Adam Werritty's business card opened doors.
He held no position in the British defense department _ in fact, none in the government at all. But his card listed him as an adviser to Defense Secretary Liam Fox, and it carried the official crest of Britain's House of Commons.
No wonder Werritty, a private citizen, was able to set up business meetings on defense matters in places like Dubai, where his constant access to Fox gave him instant cachet.
The arrangement served him well until last week, when opposition politicians started asking pointed questions about possible influence-peddling. The probe has now widened into a more general attack on Fox, including a none-too-subtle media onslaught suggesting he has lied to cover up his sexual orientation.
Fox apologized this week for letting "the distinction to be blurred between my professional responsibilities and personal loyalties to a friend." But the minister, who has long dismissed rumors that he is gay, said he is "appalled at being portrayed as having something to hide."
The scandal, now being investigated by both the Ministry of Defense and the Cabinet Secretary, comes as a further blow to Prime Minister David Cameron's government, which is under pressure over a tabloid phone-hacking scandal, the troubled economy and its handling of riots in London over the summer.
The defense secretary's Conservative Party supporters fought back Wednesday against what they called an ugly smear campaign against the 50-year-old Fox, who married in 2005, with his former flatmate Werritty serving as best man.
"It's now moved into a disgraceful innuendo campaign," said Louise Mensch, a prominent Conservative lawmaker and author. Mensch said the scandal had raised "substantive" issues about Fox, but insisted his apology should be enough.
"He made misjudgments, but it's not a resigning matter," she said. "You'll notice that even the Labour Party hasn't said he should step down."
Others think Fox is too badly damaged to survive _ not because of any issues involving his sexuality, but due to legitimate questions about whether he abused his position as defense chief to help a friend.
"My gut feeling is he can't really operate in such a major position when there is so much suspicion," said Charles Heyman, editor of the publication Armed Forces of the UK.
Heyman said that while the British public no longer discriminates against gay politicians, Fox will emerge tarnished if there's a perception he has not been honest about his personal life, and in particular about suggestions in news media ranging from the Sun tabloid to the venerable BBC that he might be homosexual.
"If he had come out a few years ago and said, 'Yes, I'm gay,' no one would care," Heyman said. "But what's driving it is a sense that he's got a marriage of convenience. There is a suspicion he's trying to cover it up."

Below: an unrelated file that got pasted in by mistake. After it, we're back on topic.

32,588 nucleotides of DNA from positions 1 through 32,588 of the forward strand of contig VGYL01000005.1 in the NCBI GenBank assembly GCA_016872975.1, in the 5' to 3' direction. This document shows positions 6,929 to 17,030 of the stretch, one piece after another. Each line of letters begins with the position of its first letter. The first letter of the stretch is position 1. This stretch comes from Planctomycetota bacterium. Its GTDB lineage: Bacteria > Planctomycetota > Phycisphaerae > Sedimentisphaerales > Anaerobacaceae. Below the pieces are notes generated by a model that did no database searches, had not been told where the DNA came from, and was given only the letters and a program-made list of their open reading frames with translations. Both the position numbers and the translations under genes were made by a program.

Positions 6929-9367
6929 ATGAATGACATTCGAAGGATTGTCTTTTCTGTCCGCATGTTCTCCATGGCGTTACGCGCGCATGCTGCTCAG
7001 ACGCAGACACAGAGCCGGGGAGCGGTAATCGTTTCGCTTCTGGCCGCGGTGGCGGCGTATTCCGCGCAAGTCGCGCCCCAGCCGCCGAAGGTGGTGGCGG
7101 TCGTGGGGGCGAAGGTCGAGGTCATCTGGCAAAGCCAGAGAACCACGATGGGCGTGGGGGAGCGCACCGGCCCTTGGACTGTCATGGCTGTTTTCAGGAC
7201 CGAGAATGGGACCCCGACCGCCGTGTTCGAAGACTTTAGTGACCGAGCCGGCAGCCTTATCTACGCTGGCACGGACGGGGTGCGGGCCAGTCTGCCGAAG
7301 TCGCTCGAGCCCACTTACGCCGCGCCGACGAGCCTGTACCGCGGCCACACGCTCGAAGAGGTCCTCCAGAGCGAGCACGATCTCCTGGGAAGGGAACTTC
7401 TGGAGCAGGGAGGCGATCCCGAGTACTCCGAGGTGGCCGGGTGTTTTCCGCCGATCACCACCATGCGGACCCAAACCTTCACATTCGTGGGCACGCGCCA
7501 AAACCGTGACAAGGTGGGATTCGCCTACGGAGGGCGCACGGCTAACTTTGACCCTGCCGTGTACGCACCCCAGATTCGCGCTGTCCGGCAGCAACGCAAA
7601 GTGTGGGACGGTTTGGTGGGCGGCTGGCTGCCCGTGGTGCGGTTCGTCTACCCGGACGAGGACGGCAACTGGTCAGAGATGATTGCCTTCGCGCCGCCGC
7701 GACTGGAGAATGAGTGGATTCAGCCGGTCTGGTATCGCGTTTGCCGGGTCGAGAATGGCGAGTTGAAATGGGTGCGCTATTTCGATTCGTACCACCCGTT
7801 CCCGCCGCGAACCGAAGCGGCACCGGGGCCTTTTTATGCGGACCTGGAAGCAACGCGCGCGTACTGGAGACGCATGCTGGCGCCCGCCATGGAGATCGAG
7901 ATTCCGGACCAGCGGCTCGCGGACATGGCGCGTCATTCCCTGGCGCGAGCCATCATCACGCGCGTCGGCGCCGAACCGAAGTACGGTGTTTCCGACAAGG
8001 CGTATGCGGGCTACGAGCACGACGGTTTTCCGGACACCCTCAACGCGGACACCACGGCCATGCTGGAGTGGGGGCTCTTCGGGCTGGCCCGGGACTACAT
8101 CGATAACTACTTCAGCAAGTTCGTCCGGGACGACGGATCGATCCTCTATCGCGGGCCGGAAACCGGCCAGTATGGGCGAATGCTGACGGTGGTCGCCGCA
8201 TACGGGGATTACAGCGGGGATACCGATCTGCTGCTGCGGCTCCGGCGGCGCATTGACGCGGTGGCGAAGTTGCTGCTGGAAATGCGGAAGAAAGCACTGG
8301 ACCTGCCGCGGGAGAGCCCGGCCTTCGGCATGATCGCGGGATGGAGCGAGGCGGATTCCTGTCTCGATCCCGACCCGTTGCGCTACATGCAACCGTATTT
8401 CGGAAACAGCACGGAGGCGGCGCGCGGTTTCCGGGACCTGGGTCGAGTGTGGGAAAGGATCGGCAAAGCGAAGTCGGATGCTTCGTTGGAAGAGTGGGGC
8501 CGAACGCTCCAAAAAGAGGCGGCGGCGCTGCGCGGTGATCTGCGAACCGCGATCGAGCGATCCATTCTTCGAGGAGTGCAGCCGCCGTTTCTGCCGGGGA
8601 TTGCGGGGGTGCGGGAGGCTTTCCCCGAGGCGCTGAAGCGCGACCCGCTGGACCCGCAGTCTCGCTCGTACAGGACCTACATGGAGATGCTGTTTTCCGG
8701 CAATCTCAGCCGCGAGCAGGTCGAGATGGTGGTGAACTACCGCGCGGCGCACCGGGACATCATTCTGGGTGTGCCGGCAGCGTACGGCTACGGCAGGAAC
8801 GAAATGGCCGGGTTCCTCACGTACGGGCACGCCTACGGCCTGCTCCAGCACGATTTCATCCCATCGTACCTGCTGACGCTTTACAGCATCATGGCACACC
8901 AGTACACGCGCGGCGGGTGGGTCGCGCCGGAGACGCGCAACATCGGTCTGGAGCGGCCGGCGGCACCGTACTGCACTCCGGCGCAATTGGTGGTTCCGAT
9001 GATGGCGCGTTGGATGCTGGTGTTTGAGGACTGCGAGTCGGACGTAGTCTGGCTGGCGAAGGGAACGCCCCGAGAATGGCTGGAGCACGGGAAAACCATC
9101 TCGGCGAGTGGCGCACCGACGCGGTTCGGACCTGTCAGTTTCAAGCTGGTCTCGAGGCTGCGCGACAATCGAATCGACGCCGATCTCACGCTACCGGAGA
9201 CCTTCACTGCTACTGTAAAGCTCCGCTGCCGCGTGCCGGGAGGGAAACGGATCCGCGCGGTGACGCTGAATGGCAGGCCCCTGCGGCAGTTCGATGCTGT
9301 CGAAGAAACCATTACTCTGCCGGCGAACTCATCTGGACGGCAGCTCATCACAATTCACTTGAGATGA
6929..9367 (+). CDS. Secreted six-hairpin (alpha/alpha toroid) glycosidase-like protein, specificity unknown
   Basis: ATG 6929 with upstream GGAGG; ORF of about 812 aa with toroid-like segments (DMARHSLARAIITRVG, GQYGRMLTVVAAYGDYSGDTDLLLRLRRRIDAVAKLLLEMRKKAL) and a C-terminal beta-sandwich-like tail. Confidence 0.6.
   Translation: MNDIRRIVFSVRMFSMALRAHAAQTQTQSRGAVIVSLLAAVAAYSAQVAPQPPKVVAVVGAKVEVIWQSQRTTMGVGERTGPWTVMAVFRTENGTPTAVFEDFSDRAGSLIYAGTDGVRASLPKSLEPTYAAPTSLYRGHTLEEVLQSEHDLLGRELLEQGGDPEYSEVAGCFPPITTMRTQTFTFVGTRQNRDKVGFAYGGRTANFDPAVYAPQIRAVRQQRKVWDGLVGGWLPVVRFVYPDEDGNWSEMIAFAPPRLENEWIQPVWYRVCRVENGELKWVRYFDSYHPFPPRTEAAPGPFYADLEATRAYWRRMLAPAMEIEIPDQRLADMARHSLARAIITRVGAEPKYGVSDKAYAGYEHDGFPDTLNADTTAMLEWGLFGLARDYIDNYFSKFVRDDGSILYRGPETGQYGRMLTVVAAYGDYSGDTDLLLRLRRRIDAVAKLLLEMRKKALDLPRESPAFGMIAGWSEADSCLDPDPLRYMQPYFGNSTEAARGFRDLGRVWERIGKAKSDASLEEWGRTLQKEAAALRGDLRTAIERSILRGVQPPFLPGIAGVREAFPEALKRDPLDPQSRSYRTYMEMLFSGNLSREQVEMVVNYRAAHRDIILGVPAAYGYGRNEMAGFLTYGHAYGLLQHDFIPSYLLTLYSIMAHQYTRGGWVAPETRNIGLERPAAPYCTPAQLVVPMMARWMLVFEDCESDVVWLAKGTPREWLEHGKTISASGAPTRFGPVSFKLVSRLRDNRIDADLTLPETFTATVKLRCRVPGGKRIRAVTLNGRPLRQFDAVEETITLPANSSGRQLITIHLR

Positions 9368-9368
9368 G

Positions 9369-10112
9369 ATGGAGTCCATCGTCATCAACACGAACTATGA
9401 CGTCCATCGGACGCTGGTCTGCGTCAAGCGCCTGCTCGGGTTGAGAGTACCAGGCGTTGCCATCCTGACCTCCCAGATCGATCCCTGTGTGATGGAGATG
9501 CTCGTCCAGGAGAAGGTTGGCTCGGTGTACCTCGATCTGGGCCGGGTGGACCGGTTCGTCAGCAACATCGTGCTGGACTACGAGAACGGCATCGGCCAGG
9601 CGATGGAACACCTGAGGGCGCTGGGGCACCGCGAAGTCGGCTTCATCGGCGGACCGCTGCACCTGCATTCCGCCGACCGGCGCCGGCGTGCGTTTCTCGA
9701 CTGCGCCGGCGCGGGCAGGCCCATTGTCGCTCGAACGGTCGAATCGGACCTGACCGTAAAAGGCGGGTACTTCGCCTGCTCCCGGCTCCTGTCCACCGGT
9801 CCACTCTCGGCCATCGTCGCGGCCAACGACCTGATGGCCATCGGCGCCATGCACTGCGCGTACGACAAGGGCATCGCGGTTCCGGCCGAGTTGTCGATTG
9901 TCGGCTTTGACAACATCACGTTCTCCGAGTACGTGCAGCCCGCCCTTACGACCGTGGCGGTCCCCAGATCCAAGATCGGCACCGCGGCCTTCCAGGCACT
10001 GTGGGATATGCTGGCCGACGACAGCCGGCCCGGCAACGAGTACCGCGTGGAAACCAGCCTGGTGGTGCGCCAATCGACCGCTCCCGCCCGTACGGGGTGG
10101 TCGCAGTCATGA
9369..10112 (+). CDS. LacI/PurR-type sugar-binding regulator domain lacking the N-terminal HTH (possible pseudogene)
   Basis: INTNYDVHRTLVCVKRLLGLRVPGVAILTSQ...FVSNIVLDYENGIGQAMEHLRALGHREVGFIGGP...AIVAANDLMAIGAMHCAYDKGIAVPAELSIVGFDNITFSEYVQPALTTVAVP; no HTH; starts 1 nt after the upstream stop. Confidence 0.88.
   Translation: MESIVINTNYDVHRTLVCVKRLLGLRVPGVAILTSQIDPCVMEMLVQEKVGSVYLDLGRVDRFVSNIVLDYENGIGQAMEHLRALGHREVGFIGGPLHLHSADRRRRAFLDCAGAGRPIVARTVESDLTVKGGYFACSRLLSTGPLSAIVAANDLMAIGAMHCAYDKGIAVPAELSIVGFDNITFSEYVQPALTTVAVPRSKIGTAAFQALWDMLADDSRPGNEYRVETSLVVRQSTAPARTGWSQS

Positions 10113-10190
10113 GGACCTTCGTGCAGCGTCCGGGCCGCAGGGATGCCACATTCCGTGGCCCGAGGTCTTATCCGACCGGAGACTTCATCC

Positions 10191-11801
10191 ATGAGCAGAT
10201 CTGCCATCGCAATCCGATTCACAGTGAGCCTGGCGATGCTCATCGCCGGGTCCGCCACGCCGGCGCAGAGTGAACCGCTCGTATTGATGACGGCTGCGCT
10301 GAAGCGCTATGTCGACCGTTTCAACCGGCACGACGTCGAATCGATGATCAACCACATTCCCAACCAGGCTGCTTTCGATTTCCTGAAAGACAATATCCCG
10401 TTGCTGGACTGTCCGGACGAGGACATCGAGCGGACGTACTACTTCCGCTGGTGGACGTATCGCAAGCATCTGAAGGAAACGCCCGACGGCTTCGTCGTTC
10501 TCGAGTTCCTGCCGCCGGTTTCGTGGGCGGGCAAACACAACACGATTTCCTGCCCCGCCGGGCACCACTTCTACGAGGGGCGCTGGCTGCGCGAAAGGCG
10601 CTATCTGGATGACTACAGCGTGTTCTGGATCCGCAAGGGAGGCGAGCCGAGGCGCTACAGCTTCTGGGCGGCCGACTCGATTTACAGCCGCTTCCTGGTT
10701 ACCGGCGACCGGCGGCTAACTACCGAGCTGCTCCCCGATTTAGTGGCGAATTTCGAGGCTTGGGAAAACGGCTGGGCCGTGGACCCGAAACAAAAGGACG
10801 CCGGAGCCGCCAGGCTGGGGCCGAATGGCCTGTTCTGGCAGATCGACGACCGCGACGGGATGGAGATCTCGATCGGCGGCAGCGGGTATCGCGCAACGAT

One key issue being investigated is whether Werritty used his close ties to Fox _ and his easy access to defense headquarters _ for financial gain. Fox, who admits meeting Werritty some 40 times since taking office last year, many of those during foreign trips, has denied that his friend benefited financially from the relationship.
Fox, who competed for the leadership of the Conservative Party in 2005, is regarded as the dominant force in the party's traditionalist wing and seen as the longtime torchbearer for his political heroine: former British leader Margaret Thatcher. Thatcher, now 85, is rarely seen in public, but was photographed attending Fox's 50th birthday party in September.
She was also a patron of Fox's now-defunct charity, The Atlantic Bridge, an organization established to promote ties between Britain and the U.S., and strongly supportive of neo-conservative views. Werritty had previously worked for the organization.
Some analysts question whether Fox himself has fueled the innuendo over his private life, in an attempt to deflect attention from serious questions about Werritty's defense role.
Fox has previously been adept at handling rumors over his sexuality and gave frank replies to questioning in 2005, as he married his wife Jesme and also competed for his party's leadership.
"I know that some people use smears and I have heard them for years," he told London's Evening Standard newspaper at the time. "They'd say, 'Why are you not married? You must be a playboy or a wild man or gay,' or whatever. Well, I'm getting married in December and I'm perfectly happy with my private life and it remains my private life."
Associated Press writer David Stringer contributed to this report.
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